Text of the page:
NEW YORK — New Year's Eve is different: Your outfit can sparkle, your jewels can dazzle, your hair can glisten. You can wear a tiara, for goodness sake. It's a night when glitter is good, and the more the better.
But you don't want to be left with a shine hangover, either, so that means finding a way to reuse some of the splashier pieces in less showy ways over the next 12 months.
You might be marking another year on the calendar, but brightness and light is what keeps you looking youthful and your mood elevated, designer Elie Tahari says. You'll get more bang from your bling if you start off with white or at least colorful clothing instead of black, he explains.
"We are all looking for the same thing: light, truth and joy," he says. "Light and sparkle — all that comes from within, but what's on the outside is a reflection of the inside."
So, Tahari asks, why not a beaded bag or glitzy shoe with your everyday, maybe even tired, navy or black outfit? Or, better yet, a sequin skirt. There's no age restriction here, he says, just a playful attitude.
New Year's Eve is the excuse to test-drive an oversized, vintage-inspired statement necklace or chunky chain bracelet that mixes sparkle with tough-girl tarnished metal or spikes, suggests Blythe Harris, chief creative officer of Stella & Dot. After you've gotten compliments on the bold new look, you'll be more willing to wear it again, she says.
Break the Little Black Dress cycle and try a tuxedo jacket, cropped, slim pants, metallic high heels and dangling earrings dripping in fringed crystal, chains and cubic zirconia. "You can take some license on New Year's that you can't other times, but you might like it," Harris says.
Stila makeup artist Sarah Lucero is a fan of shimmer, and she predicts it's a trend that will last for a while. It meshes with upcoming spring fashion trends, including colorblocking and garden prints, she says.
With makeup, you can layer subtle shine, mixing it with moisturizer as a skin illuminator or as a top coat over black or navy liquid liner, applied close to the lash line. Take full advantage of any romantic candlelight with glitter eye shadow right on the center of the lower part of the lid, Lucero says.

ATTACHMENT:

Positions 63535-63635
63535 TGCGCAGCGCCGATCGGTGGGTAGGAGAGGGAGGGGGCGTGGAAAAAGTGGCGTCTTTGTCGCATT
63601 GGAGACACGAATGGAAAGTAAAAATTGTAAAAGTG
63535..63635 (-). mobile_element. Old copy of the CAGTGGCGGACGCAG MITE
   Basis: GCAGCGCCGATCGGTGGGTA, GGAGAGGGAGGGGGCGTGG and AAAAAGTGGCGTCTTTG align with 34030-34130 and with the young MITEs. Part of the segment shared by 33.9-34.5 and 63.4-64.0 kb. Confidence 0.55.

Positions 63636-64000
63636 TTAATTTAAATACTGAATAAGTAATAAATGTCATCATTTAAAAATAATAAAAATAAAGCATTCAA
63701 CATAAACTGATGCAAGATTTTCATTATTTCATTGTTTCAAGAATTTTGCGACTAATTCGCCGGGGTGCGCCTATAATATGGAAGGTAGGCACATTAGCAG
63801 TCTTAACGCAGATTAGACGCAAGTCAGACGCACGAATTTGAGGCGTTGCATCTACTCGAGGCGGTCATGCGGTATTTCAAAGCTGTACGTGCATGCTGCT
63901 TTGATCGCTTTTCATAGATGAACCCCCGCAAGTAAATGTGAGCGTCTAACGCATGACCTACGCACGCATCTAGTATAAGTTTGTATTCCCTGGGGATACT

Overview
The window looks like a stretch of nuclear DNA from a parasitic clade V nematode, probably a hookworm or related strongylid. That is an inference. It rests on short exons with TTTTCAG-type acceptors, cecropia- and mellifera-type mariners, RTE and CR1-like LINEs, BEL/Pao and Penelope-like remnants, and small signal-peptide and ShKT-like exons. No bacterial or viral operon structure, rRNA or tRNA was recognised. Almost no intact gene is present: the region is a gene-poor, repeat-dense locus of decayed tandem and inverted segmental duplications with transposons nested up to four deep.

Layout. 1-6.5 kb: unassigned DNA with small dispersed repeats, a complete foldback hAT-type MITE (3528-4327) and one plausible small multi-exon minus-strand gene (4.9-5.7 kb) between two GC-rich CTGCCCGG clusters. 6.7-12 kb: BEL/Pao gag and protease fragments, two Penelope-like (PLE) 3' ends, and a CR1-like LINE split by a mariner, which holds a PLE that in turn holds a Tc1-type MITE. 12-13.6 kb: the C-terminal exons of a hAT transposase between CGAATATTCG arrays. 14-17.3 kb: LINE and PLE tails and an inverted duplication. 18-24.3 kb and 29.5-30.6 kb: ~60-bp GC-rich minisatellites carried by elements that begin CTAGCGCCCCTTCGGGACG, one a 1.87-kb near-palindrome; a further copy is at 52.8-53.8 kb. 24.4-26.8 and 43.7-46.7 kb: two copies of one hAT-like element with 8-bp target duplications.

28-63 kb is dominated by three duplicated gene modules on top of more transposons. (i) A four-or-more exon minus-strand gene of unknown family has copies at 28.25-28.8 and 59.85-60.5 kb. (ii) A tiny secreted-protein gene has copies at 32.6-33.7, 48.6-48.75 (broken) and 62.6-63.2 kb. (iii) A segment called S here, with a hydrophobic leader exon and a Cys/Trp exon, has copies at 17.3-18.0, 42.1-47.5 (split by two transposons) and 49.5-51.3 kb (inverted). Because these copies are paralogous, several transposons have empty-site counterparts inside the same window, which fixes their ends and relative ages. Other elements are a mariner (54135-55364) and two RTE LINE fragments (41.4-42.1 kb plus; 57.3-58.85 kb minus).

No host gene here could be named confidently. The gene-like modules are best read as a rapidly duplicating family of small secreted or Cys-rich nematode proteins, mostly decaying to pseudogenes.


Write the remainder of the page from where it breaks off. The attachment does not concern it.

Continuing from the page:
TV's "Glam Fairy," Alexa Prisco, will pile it on for a night on the town: a dab of glitter gloss in the middle of bright red lips, sparkle swiped in the hollow of the cheek, shiny legs thanks to a homemade cocktail of gold shimmer powder and body lotion.
The most successful looks all start with dewy, well-moisturized skin, she says, because the double-edged sword of shine is that it draws attention — indiscriminately to assets or blemishes.
"You're only as good as your canvas," Prisco declares.
Rose gold is a nice flattering metallic for almost every skin tone, whether it's in makeup, jewelry or other accessories, adds Lucero, who acts as Stila's director of education.
Mixed metals is the motto of Stella & Dot's Harris. A stylish, modern mashup would include pieces with beads, crystals and other embellishments, in a variety of textures, shapes and motifs.
Her tip is to find one common thread, such as reflective hematite, to tie them together but otherwise purposely go wild.
"I pretty much will buy anything that sparkles right now," says Alli Webb, founder of the Drybar chain of blow-dry studios. That means stuff for her hair, too, of course. She currently is alternating between a glitter gel and beaded headbands and clips. Some clients are asking for tinsel to be threaded into the hair, giving a holiday twist to the feather trend so popular earlier this year.
The easiest "pizazz," she says, is a loose bun with a sparkly headband, which makes you look dressed up in an instant, but if she has the time, Webb says it's worth it to do a braided updo and secure it with a crystal clip. And on Dec. 31, she'll definitely plan a few extra minutes to primp.
"On New Year's Eve, you want to look like the best version of you," Lucero agrees.